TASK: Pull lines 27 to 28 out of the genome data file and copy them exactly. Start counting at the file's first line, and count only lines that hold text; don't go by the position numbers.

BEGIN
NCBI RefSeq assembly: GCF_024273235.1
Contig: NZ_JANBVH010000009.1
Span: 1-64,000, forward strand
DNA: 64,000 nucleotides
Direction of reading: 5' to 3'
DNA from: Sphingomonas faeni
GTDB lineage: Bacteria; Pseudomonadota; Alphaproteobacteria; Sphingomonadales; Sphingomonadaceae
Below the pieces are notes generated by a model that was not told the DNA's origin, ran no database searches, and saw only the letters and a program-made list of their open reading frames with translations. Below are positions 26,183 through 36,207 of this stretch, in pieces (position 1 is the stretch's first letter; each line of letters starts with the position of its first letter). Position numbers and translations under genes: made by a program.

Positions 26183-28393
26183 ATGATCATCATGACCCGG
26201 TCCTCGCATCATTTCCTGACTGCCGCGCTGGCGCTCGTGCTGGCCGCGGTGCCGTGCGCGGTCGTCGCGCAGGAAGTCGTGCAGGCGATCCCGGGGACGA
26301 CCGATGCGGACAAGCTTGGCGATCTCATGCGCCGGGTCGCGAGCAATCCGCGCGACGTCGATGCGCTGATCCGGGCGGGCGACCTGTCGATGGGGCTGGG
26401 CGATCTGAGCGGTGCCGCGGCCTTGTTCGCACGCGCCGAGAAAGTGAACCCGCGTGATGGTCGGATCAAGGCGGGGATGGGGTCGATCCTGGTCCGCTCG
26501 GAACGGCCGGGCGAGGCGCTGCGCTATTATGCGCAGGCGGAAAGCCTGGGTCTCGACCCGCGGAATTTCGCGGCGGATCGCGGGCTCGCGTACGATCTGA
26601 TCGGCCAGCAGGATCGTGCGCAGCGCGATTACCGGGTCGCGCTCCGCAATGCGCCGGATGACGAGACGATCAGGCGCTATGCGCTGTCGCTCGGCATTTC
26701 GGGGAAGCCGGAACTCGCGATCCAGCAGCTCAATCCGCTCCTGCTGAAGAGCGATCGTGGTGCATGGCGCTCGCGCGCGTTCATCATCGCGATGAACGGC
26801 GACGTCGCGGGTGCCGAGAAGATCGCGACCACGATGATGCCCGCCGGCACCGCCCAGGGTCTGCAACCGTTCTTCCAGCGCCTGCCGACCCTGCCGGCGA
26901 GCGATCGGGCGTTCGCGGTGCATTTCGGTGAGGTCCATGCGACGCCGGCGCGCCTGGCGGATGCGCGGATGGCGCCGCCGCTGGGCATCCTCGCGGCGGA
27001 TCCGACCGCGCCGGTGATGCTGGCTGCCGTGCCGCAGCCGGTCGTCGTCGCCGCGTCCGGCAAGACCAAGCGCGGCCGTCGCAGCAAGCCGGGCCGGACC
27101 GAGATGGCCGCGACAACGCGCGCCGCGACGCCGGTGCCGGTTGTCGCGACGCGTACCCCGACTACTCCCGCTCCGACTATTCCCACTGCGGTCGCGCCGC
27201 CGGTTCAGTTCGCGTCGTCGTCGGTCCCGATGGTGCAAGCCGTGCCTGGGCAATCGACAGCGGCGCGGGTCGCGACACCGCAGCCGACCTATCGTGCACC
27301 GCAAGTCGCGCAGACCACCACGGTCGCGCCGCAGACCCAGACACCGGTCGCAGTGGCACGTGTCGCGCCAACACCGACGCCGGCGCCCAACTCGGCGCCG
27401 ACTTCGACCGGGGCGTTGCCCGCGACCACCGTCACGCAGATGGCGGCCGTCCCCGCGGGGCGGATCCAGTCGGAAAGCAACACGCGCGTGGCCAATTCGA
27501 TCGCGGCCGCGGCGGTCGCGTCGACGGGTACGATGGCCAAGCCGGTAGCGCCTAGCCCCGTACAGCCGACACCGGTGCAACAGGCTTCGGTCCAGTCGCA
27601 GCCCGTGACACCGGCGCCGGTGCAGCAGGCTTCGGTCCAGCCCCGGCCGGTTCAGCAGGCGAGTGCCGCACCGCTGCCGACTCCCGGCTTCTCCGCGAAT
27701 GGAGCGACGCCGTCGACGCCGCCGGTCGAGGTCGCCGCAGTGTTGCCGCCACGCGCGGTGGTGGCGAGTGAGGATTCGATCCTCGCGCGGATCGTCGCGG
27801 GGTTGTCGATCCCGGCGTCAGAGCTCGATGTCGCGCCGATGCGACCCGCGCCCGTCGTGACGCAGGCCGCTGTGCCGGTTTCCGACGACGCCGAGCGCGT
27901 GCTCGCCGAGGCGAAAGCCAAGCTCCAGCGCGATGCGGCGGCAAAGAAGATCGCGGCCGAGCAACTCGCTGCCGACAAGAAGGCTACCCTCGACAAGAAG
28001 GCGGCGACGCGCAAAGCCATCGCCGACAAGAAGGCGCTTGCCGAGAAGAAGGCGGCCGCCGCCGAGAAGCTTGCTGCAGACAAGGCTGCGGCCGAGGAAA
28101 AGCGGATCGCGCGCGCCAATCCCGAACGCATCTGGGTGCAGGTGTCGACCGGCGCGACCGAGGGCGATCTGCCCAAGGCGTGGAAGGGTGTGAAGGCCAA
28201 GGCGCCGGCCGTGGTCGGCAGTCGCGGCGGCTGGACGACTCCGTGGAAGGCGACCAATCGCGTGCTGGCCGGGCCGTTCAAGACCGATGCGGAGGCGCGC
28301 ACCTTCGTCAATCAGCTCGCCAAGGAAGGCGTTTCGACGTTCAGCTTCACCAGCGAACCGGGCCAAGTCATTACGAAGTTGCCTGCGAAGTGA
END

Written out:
27801 GGTTGTCGATCCCGGCGTCAGAGCTCGATGTCGCGCCGATGCGACCCGCGCCCGTCGTGACGCAGGCCGCTGTGCCGGTTTCCGACGACGCCGAGCGCGT
27901 GCTCGCCGAGGCGAAAGCCAAGCTCCAGCGCGATGCGGCGGCAAAGAAGATCGCGGCCGAGCAACTCGCTGCCGACAAGAAGGCTACCCTCGACAAGAAG